Activity #2 - DIY Dinosaur Dig with Oobleck 

1. Pour the 1 cup of cornstarch in the mixing bowl, and add 1/2 cup water.

2. Mix to combine. You will notice it feels and behave very strangely once it is all mixed, sometimes behaving as a solid, being hard to stir, "breaking" into dry clumps, but looking like a liquid and moving like a liquid otherwise. 

3. Pick some up in you hand and quickly squeeze. It will feel like a hard, dry solid clump briefly, but when you open your hand it will become liquid and ooze through your fingers. This mixture has very unique properties and behaves as a solid when subjected to a strong, quick force, but behaving as a liquid when not stressed. This type of substance is known as a non-Newtonian fluid.

4. After you are done experimenting and observing the oobleck, pour it into the 1 cup container, then add the plastic skeleton. It should sink right in, but if it doesn't, give it a slight nudge.

5. Let it dry for 2-4 days or so. Drying time will depend on a few factors: how much water you added, the humidity of the surrounding air, and temperature. I am in a very arid climate, and mine was fairly dry after 24 hours, and a couple of hours in the sun sped it up. If you added too much water, it will eventually form a layer on top that can be carefully poured off (the one picture is just a little bit too dry).

6. Once the surface feels and looks very dry, loosen the sides and then turn it out onto a plate, tray, or foil pan and let dry for one more day. If it becomes too dry, it will crumble immediate and be too easy to dig out. Once you see the first hint of fine cracks, it is definitely ready; the one below is too dry.

DIY dinosaur dig, paleontology activities for kdis

7. Use small tools for digging out your dinosaur bones, such as a small precision flathead screwdriver, skewer or tooth picks, nut picks, plastic knife, and paintbrushes.

8. If you are careful to retain all the cornstarch, it can be re-used for oobleck and repeating the dino dig activity; just let it dry out completely then mix with another 1/2 cup of water.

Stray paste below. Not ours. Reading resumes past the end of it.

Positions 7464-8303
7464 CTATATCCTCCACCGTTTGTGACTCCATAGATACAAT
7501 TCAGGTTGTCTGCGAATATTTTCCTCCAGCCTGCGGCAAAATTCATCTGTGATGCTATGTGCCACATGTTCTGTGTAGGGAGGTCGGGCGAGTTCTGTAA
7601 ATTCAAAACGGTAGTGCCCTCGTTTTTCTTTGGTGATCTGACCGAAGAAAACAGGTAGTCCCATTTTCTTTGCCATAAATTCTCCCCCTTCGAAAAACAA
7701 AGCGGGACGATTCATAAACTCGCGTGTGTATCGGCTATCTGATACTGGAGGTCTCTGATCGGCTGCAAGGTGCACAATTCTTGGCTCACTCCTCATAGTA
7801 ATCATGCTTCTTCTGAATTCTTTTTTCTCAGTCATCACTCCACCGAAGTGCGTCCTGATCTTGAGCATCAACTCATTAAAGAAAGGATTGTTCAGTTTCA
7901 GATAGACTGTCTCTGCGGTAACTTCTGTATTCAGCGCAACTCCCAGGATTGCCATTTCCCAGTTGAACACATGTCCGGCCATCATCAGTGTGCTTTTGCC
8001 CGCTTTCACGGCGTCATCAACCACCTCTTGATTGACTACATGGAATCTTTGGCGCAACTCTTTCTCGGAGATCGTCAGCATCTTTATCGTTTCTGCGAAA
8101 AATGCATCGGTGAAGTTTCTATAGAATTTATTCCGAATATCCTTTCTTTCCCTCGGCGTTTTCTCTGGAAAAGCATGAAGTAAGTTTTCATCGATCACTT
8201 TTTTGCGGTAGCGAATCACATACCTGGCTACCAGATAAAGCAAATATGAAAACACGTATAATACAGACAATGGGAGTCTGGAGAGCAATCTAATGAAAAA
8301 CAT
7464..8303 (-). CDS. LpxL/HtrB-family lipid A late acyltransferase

The instruction booklet also directed them to the 567's to find more information about dinosaurs and paleontology, and to ask librarians for help locating dinosaur stories. It also listed some of the major sites in our state for seeing dinosaur fossils and trackways, as well as the two major museums in our area.

How It Went

Because this kit is suitable for a wider age range (3-10) than my usual science programs (6-10) and I expected it to be popular I made 40 rather than the usual 25, and had no problem giving them all out. My video ended up running way too long, longer than I intended because I talked too much and tried to include a little too much content. I'm not sure if anyone really watched it, but I did get a lot of enthusiastic kids picking up kits, and some positive feedback after they completed them.

The plastic dinosaurs ended up being a little too small to get really good footprints, so I advised them to use their own toy dinos if they had any. When I've done this in-person, I had larger dinos for them to use (but not keep).

Measuring out all the flour, salt, and cornstarch was very messy, so be prepared and do it in a room with an easy to clean floor. If anyone had seen my stash of baggies of white powder, they probably would have gotten the completely wrong idea of how I earn a living. I did make sure they were clearly labeled, of course. But it was kinda sketchy looking 🤣.